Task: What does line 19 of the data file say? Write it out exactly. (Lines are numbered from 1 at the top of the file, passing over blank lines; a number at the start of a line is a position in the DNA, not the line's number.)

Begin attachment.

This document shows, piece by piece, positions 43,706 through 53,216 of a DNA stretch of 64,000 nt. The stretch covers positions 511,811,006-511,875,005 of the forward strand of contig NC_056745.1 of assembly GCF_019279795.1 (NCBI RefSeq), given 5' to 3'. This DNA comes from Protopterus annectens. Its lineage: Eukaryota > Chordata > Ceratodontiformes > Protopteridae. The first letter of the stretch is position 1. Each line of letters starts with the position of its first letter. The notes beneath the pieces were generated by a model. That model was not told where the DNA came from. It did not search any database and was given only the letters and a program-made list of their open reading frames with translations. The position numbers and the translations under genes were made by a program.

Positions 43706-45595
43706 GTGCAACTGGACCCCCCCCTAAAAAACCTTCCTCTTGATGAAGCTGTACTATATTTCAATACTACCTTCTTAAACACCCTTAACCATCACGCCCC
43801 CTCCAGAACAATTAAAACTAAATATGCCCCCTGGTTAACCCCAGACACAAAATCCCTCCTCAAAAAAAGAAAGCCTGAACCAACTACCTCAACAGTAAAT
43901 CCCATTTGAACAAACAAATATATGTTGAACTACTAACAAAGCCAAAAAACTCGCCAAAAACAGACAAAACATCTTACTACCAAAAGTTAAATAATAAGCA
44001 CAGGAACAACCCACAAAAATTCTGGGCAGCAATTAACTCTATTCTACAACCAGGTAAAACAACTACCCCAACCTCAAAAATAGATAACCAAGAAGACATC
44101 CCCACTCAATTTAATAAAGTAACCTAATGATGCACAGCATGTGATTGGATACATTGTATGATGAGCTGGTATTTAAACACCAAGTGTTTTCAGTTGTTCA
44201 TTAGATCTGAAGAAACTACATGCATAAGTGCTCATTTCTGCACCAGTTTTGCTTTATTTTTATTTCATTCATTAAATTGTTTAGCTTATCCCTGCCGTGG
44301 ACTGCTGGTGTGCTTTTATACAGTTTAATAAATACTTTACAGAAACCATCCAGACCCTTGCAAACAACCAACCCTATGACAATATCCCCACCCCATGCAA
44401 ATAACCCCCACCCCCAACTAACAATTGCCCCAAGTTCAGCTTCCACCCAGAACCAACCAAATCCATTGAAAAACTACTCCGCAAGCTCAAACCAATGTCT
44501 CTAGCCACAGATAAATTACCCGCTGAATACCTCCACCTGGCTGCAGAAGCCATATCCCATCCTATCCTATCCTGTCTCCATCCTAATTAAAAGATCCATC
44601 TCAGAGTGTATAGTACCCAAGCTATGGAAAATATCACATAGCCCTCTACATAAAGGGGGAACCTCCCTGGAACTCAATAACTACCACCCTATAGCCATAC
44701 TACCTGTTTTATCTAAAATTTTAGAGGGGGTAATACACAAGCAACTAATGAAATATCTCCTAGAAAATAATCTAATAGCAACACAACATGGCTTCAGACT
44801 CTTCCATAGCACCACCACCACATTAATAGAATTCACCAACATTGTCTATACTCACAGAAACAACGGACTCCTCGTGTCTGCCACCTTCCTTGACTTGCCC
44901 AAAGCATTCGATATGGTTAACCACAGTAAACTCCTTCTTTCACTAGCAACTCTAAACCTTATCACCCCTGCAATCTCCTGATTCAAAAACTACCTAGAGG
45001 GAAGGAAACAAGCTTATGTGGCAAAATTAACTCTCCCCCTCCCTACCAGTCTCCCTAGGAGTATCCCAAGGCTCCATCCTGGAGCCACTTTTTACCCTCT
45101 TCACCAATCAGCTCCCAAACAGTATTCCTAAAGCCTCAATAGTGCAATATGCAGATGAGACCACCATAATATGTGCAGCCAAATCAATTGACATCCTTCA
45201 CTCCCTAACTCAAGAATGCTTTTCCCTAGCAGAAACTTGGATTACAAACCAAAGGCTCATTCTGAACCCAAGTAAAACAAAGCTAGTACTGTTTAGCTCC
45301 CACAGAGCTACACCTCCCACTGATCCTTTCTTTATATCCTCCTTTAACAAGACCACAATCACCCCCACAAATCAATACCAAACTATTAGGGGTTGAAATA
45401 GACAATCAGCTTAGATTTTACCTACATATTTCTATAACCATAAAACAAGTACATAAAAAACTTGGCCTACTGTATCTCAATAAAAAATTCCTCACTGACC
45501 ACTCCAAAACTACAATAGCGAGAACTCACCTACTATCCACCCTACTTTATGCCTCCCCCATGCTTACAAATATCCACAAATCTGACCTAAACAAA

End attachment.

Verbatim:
45301 CACAGAGCTACACCTCCCACTGATCCTTTCTTTATATCCTCCTTTAACAAGACCACAATCACCCCCACAAATCAATACCAAACTATTAGGGGTTGAAATA